Implementing A/B Testing

by Jesse Farmer on Sunday, October 12, 2008

Before you can start doing A/B tests you need a system that can support them. That means either you find one off the shelf or you build it yourself.

Off-the-shelf A/B Testing

Most off-the-shelf A/B testing software is geared towards marketers as they were the first group online to adopt the technique en masse. The two pieces of software I'm most familiar with are Omniture Test & Target, which used to be part of Offermatica before Omnitured acquired them, and Google Website Optimizer.

Omniture Test & Target costs money and is designed for big corporate clients with equally big wallets. It's very nice software, but probably not what you're looking for if you're just getting started out.

Google Website Optimizer, however, is free and much more simple. It lets you do both A/B testing and multivariate testing, but is limited in that it only has a notion of "conversions."

You place a bit of code on every page that is part of an experiment and another bit of code on the page that counts as a "conversion." You can then track conversion rates across your treatments (or "variations" as GWO calls them).

Conversion Rate Experts has a google introductory article on Google Website Optimizer if you're interested.

Rolling Your Own

Rolling your own A/B testing system isn't that hard. Let's say we're running an email campaign called buy_our_book where we're trying to advertise our new book. Here's how the code might look (in PHP):

function send_mail($recipient, $campaign) {
	$subject = get_mail_subject($recipient, $campaign);
	$copy = get_mail_copy($recipient, $campaign);
	mail($recipient, $subject, $copy);

function get_mail_subject($recipient, $campaign) {
	if ($campaign == 'buy_our_book') {
		// Get treatment if it exists, else get random treatment
		$treatment = get_treatment_for('book_subject', $recipient);
		switch($treatment) {
			case 'control':
				return get_default_subject($recipient, $campaign);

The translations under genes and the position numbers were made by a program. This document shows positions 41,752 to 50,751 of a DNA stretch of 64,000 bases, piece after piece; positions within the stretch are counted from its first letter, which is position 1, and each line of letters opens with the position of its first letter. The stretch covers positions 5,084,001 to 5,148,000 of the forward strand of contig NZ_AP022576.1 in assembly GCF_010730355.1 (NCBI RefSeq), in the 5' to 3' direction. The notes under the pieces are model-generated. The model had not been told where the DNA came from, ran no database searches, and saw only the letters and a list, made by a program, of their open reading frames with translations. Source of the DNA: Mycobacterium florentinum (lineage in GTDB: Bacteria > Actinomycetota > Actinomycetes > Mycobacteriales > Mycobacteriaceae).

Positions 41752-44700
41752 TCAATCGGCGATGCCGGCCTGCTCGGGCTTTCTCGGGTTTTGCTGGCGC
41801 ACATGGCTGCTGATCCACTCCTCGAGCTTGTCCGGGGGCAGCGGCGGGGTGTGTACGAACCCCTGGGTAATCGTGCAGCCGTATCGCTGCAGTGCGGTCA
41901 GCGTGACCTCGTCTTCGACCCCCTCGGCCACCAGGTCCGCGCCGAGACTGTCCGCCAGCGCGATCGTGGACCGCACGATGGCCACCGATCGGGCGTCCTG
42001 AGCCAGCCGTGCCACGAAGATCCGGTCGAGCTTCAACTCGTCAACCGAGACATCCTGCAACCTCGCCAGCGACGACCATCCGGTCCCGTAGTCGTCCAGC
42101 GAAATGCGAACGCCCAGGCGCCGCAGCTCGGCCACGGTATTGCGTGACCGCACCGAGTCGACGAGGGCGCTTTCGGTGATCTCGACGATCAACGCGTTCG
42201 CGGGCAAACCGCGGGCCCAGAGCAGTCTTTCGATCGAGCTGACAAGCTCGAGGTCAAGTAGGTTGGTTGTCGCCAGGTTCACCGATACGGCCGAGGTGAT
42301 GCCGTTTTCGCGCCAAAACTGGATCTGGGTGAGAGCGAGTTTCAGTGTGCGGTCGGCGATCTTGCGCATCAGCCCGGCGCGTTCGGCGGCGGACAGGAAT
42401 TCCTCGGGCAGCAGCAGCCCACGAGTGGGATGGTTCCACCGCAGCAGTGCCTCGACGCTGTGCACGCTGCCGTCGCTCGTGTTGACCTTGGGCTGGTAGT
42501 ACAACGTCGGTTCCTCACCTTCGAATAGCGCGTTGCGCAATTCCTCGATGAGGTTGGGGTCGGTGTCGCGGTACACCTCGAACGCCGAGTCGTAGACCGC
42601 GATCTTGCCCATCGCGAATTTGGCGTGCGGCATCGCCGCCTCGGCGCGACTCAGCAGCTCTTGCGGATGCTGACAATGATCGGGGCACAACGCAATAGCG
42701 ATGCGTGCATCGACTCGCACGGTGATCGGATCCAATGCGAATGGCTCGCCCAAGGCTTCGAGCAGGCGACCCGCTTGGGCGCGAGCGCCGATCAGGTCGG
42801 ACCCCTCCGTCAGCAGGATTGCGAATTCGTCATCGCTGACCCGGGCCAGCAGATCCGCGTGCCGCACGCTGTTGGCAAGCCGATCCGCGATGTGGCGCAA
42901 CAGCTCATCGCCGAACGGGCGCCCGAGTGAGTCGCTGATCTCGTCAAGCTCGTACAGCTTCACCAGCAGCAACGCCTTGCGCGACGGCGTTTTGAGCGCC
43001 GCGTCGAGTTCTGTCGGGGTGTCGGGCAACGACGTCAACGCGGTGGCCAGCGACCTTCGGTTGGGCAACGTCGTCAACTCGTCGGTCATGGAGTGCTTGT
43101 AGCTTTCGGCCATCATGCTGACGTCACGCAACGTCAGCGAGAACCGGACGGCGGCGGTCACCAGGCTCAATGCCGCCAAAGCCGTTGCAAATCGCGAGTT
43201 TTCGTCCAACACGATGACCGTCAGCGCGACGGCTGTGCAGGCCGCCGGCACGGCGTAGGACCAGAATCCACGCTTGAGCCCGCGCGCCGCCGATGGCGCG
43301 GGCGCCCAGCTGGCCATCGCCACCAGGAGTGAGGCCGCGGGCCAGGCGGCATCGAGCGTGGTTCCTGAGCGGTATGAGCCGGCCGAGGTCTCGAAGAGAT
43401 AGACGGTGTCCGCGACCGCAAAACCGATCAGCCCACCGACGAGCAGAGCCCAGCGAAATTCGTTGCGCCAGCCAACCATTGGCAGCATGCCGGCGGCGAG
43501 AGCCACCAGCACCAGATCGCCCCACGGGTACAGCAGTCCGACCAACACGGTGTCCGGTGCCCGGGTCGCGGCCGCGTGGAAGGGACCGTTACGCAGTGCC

case 'discount_price':
				return "Get 50% off our latest book!";
			case 'direct_appeal'
				return "Buy our book, we beg you!"	
	} else {
		get_default_subject($recipient, $campaign);

get_treatment_for does the meat of the work. It should do the following:

  1. Use an existing treatment if the recipient already has one.
  2. Otherwise, assign that user a random treatment

Here is an example MySQL schema for A/B testing:

CREATE TABLE treatments (
	id INT UNSIGNED NOT NULL auto_increment,
	name VARCHAR(255),
	experiment_id INT UNSIGNED NOT NULL,

CREATE TABLE experiments (
	id INT UNSIGNED NOT NULL auto_increment,
	name VARCHAR(255),

CREATE TABLE users_treatments (
	experiment_id INT UNSIGNED NOT NULL,
	treatment_id INT UNSIGNED NOT NULL,
	PRIMARY KEY(user_id, experiment_id)

This schema assumes each user can be uniquely identified by an integer, but if the requirements of your website are different you can change it. For example, if users aren't required to sign up and you track their activities using cookies you'd store the cookie ID in the database.

Use Weights

It's also advisable that you add weights to your treatments so that, e.g., you can select one treatment 90% of the time and another 10% of the time. All this logic can be encapsulated in the get_treatment_for function. I even wrote an article about how to get weighted random elements in PHP.

Why weights? If you're dealing with revenue running a 50/50 split between the control and a total unknown puts your bottom line at risk.

Even if you're not monetizing your traffic you probably don't want to put your traffic itself at risk. Weighting your treatments takes care of this.

What's Next

Hopefully you understand enough to go out and implement a basic A/B testing system yourself. In my next two articles I'm going to cover instrumentation and analysis. That is, what should you be measuring (and how) and how do you know which treatment was successful?